View from Above

4 Dec

I stand at the top of an old stone church in the rainforest. The roof long ago crumbled, leaving the stars to shower down light at night and visitors to see the treetops surging into the distance. Endless green, with only purple, red and orange flowers to punctuate its otherworldly color. But such green I never have seen, a thousand shades, all different, all with some other fleck of color adding to it. A green leaf with stripes of fiery red or another leaf with streaks of purple. The birds screech and swoop through the trees, the bugs burrow in the ground and flit through the air and the leaves, so large and thick, seem animated. They reach their gigantic, bulky selves toward us on the trail inquiring who we are and why we’re here walking. They whisper together at our strange speech and clothing.

I see over the clouds that gather at the tops of the trees, spreading out like a white, porous blanket. The hike leaves me breathless but the view more so. I put my hands on the cool stone of the church and lean, letting its weight absorb my weakness. Up here the heat melts into a welcome cool, a treat after the steamy jungle air below. I imagine the missionaries who brought each stone mile after mile into the dense forest of Puerto Rico, up hills and across streams to build this church in the clouds. A monument to God. But no one worships in the church anymore, not in an organized way. To reach the top of the church, we climbed a stone, winding staircase. I felt the stone brush my sides at time it was so narrow and, until the light appeared, inky black. It seemed those stairs never would end but then in a burst of color, air and sound the top appeared, and we fanned out across it, each lost in our own thoughts. Words fail in the sight of profound beauty. It silences. It put us rightly in our place. We are humbled, awed and unable to speak. It was so that day.

After some time, we gather together in a loose cluster, and David asks if I’m feeling better. On the van ride up the mountain, I jostled, bumped and careened along with everyone else as we rode to the rainforest. Half-way up, I felt sick, and upon arriving, nearly threw up but managed to avoid it. He noticed and asked if he could help me somehow. I said he couldn’t. It would take time to feel better. After a half hour of steady walking, my stomach evened itself back out again, and I could enjoy my surroundings. I tell David I’m wonderful now, and I appreciate his concern.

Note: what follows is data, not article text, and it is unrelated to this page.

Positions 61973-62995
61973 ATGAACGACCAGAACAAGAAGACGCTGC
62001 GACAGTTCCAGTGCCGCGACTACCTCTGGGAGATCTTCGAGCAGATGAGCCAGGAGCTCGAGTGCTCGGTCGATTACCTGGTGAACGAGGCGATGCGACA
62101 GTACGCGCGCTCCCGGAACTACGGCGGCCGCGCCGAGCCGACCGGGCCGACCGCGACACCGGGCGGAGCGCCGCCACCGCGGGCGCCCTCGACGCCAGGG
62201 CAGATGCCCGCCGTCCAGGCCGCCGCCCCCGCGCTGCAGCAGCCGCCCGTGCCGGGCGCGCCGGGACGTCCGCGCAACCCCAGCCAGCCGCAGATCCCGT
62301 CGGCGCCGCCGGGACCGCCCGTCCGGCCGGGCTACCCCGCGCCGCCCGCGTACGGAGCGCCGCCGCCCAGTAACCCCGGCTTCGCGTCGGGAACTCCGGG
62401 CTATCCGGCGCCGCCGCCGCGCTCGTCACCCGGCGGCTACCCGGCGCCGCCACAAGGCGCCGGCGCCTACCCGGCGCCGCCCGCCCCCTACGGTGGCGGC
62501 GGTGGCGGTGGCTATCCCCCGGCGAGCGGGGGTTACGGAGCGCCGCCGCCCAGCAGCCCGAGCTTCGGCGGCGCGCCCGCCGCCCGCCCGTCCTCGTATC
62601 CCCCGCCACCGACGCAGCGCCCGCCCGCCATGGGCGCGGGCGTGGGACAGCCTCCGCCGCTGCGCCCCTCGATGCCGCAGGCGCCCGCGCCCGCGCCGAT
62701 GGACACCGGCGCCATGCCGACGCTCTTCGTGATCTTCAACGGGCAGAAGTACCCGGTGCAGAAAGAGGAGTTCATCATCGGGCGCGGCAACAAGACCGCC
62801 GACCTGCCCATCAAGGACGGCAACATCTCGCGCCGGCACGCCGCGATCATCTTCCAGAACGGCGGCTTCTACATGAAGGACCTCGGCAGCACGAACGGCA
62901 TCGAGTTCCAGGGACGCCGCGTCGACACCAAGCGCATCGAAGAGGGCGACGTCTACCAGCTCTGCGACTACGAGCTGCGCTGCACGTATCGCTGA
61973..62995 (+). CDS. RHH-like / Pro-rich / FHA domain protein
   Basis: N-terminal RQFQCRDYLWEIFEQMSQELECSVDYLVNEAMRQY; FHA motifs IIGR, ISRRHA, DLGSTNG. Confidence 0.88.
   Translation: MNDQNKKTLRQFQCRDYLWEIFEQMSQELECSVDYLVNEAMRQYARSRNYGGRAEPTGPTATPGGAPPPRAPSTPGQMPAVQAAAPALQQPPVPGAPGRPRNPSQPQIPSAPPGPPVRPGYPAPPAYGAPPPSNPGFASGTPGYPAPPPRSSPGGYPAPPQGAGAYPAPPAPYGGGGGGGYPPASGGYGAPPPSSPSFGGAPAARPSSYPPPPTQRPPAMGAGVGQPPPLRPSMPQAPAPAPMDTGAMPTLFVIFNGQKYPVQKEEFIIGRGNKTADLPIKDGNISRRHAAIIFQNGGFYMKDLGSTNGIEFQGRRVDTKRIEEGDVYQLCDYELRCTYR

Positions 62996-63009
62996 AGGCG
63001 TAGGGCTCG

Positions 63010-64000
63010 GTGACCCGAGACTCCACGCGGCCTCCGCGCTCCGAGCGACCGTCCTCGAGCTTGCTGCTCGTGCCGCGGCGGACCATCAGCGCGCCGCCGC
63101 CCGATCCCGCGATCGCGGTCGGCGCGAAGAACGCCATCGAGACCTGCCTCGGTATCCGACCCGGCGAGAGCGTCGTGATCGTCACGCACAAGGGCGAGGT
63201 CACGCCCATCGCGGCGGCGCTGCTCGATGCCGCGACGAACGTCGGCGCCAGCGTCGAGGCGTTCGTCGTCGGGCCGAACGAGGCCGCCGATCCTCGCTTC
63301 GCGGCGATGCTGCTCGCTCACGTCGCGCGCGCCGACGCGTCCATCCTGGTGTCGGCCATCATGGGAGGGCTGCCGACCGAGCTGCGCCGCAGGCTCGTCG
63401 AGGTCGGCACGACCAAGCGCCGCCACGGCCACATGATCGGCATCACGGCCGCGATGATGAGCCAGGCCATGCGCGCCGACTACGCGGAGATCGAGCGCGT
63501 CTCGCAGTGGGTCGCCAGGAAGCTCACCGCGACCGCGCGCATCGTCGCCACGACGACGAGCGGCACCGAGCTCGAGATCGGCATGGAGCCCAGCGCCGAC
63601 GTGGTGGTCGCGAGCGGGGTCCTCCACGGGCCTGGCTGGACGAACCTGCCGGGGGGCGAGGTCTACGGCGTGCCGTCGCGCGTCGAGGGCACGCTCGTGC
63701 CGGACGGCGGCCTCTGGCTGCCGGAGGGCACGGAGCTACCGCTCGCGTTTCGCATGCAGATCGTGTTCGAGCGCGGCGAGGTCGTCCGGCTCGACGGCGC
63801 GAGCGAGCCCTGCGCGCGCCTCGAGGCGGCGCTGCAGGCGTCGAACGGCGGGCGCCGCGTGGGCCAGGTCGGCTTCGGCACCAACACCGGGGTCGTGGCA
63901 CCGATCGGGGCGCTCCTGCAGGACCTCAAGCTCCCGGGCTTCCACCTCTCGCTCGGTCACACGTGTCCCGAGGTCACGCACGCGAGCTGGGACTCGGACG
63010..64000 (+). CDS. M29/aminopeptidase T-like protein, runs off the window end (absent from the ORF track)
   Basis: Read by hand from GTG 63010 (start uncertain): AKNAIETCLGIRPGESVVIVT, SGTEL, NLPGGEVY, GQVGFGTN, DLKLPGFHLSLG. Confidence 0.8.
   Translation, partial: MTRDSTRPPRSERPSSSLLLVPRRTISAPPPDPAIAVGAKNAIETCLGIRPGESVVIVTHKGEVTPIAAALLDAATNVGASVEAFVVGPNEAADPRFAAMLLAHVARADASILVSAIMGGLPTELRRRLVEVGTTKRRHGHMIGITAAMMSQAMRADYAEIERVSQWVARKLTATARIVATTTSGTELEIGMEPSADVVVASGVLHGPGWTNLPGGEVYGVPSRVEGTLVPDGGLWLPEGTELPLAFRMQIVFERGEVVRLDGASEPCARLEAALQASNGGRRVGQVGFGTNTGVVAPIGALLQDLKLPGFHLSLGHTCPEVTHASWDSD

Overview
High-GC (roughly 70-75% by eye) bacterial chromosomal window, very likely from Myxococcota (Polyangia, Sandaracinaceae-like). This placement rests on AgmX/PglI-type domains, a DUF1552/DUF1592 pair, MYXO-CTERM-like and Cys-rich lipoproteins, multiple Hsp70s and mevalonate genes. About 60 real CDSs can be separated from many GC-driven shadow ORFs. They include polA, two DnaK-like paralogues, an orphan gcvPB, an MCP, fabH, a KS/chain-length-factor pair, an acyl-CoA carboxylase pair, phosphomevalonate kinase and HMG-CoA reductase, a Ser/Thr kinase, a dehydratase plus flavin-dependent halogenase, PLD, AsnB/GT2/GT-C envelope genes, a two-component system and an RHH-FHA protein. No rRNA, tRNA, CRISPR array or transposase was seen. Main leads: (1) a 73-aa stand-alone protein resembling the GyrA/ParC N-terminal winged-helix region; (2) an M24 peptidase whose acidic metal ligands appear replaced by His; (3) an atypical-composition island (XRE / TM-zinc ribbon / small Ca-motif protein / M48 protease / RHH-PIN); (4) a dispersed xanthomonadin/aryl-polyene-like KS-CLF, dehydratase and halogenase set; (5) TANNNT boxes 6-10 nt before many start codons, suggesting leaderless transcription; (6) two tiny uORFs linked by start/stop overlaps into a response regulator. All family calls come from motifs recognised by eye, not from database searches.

I wish I could take this moment, this feeling, this ethereal beauty back down the mountain with me. But I know I cannot. I know the moment so resplendent now will soon become a memory. It will fade dimmer and darker just as the clouds dancing in and out of the treetops do as it nears night.  I am ecstatic and sad at the same time, for in the moment I know the beauty intimately and yet also must bid it goodbye. Dew fills the air, and it refreshes me, wrapping around me, cooling my skin. I lean against the stone for a long time and keep looking across the treetops, across the clouds and in the far distance, the endless blue ocean. How perfect they three fit together, how lovely and divine. After some time, we leave the top of the stone church, walk back down the winding stair case and find ourselves once again below the clouds with the soft ground underneath our feet. I unscrew the top from my water bottle and take a long drink, preparing for the hike down the mountainside.

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One Response to “View from Above”

  1. Grayquill December 4, 2011 at 8:07 pm #

    NICE!
    You painted a great picture. I could see it. Your trip sounds like a trip of a life time. Your writing is really good.

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